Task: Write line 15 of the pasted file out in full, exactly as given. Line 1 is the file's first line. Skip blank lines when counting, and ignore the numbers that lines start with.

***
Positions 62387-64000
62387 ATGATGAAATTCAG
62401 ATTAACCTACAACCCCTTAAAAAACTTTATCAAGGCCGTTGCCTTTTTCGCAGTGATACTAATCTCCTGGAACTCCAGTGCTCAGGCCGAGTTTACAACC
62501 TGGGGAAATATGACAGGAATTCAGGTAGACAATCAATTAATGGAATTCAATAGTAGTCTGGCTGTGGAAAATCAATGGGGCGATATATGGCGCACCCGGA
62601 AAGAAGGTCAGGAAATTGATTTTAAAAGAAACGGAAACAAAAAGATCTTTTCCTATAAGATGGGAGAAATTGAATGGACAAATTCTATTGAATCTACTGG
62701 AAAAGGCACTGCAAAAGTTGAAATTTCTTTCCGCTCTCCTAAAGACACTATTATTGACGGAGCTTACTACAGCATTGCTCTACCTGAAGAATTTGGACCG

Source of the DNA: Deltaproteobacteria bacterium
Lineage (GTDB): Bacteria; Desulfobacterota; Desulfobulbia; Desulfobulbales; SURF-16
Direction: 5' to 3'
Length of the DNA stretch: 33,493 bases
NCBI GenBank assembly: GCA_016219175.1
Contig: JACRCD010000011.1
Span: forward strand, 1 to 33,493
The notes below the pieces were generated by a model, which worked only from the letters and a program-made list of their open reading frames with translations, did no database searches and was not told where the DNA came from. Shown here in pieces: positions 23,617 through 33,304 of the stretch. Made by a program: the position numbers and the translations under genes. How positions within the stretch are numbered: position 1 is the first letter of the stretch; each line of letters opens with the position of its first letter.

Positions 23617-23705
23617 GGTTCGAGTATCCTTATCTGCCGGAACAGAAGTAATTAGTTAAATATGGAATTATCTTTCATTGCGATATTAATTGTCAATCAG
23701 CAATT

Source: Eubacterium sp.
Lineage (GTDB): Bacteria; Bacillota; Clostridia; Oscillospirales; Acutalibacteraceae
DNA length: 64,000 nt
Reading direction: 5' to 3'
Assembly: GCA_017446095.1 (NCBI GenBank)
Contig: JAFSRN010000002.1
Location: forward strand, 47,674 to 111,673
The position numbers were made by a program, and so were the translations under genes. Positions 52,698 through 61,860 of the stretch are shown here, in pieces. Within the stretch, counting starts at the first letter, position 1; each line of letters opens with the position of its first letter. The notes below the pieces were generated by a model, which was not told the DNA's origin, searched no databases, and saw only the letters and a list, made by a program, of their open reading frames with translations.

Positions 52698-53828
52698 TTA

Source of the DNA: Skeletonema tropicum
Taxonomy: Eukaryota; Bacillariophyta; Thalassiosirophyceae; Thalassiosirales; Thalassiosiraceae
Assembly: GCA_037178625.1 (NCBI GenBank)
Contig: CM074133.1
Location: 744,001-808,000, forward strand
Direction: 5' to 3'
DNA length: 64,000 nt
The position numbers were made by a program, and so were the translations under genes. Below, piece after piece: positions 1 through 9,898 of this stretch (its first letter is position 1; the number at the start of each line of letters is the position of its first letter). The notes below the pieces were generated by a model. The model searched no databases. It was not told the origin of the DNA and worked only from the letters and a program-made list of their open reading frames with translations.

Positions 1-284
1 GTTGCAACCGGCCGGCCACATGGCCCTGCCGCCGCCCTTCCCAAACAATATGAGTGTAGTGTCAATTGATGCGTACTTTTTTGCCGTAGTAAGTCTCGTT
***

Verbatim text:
Positions 23617-23705